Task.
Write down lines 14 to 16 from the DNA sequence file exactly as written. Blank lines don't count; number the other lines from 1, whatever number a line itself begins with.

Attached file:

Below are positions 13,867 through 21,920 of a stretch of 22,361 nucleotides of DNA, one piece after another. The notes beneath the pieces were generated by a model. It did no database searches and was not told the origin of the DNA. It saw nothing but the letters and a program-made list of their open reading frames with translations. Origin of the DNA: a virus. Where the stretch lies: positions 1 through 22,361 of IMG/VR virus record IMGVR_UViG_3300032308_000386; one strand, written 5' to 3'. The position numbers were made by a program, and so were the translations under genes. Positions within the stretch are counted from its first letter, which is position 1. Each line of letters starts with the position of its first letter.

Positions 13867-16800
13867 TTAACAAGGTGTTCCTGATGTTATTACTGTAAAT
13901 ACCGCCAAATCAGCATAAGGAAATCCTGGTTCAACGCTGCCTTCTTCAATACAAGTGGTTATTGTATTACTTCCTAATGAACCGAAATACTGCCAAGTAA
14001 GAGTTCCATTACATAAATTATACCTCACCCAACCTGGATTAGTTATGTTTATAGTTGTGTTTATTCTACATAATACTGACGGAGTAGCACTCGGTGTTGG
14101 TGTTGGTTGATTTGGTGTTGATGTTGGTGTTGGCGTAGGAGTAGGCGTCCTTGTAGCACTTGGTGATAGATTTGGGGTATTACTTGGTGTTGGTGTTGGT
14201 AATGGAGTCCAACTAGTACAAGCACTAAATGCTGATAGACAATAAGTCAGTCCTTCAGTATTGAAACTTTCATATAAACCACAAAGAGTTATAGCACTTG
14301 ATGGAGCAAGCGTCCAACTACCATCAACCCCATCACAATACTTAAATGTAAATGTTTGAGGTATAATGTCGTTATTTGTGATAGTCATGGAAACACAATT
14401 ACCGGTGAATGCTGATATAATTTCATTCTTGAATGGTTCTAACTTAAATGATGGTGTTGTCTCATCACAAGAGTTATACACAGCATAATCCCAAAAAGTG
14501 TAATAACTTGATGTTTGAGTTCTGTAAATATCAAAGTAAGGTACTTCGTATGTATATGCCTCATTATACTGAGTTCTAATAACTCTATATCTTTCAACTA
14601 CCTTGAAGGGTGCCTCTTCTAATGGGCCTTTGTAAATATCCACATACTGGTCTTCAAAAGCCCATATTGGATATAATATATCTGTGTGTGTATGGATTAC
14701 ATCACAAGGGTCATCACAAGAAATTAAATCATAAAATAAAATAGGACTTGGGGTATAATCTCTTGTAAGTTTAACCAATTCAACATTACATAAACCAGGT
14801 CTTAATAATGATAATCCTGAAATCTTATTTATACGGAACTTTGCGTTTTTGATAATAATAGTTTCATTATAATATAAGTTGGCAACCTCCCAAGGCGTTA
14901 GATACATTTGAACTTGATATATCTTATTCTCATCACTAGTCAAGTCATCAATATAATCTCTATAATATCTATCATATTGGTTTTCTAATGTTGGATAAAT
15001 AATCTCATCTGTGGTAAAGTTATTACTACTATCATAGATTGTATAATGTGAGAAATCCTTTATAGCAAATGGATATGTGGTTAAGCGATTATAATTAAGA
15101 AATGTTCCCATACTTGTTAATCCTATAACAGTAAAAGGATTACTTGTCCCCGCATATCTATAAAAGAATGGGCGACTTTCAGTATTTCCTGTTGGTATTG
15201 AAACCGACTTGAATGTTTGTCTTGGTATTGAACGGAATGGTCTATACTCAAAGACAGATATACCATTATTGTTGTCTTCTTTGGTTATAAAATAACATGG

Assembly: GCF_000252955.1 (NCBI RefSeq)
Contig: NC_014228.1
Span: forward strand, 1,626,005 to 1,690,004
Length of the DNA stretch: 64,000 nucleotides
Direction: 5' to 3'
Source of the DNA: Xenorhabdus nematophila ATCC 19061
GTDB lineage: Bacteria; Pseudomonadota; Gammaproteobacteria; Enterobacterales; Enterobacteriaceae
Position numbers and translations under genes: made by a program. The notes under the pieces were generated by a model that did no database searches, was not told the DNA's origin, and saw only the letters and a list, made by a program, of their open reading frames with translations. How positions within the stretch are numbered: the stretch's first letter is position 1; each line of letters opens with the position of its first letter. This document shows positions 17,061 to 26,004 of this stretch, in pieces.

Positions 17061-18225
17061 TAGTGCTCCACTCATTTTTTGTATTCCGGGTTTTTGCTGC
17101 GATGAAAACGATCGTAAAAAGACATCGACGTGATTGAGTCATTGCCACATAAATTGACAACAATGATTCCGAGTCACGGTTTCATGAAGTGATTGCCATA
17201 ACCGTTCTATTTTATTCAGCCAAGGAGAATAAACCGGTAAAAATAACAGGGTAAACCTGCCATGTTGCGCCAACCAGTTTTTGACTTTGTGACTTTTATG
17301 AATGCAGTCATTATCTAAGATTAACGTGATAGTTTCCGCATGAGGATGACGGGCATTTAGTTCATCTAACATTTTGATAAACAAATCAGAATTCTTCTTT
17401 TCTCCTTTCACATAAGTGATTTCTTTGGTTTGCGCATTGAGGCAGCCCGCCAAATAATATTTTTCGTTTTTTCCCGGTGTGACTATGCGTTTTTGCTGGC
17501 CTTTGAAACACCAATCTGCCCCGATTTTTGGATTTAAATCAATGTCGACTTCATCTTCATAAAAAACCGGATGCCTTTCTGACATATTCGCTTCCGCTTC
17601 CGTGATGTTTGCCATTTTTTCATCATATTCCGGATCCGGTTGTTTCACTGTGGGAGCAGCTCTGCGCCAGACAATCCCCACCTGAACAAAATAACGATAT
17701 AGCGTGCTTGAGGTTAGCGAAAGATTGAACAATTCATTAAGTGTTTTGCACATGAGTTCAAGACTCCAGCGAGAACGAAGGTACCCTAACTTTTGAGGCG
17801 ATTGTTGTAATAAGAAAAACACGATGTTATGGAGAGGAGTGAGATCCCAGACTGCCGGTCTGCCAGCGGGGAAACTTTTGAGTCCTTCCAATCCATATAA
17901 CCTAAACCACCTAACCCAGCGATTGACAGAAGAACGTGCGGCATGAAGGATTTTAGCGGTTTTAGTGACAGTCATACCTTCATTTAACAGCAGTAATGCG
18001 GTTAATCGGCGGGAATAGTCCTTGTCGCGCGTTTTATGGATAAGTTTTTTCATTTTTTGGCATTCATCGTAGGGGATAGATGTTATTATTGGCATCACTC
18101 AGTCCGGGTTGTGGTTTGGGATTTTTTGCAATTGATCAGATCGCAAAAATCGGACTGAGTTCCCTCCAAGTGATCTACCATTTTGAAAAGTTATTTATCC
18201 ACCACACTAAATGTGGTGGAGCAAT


14901 GATACATTTGAACTTGATATATCTTATTCTCATCACTAGTCAAGTCATCAATATAATCTCTATAATATCTATCATATTGGTTTTCTAATGTTGGATAAAT
15001 AATCTCATCTGTGGTAAAGTTATTACTACTATCATAGATTGTATAATGTGAGAAATCCTTTATAGCAAATGGATATGTGGTTAAGCGATTATAATTAAGA
15101 AATGTTCCCATACTTGTTAATCCTATAACAGTAAAAGGATTACTTGTCCCCGCATATCTATAAAAGAATGGGCGACTTTCAGTATTTCCTGTTGGTATTG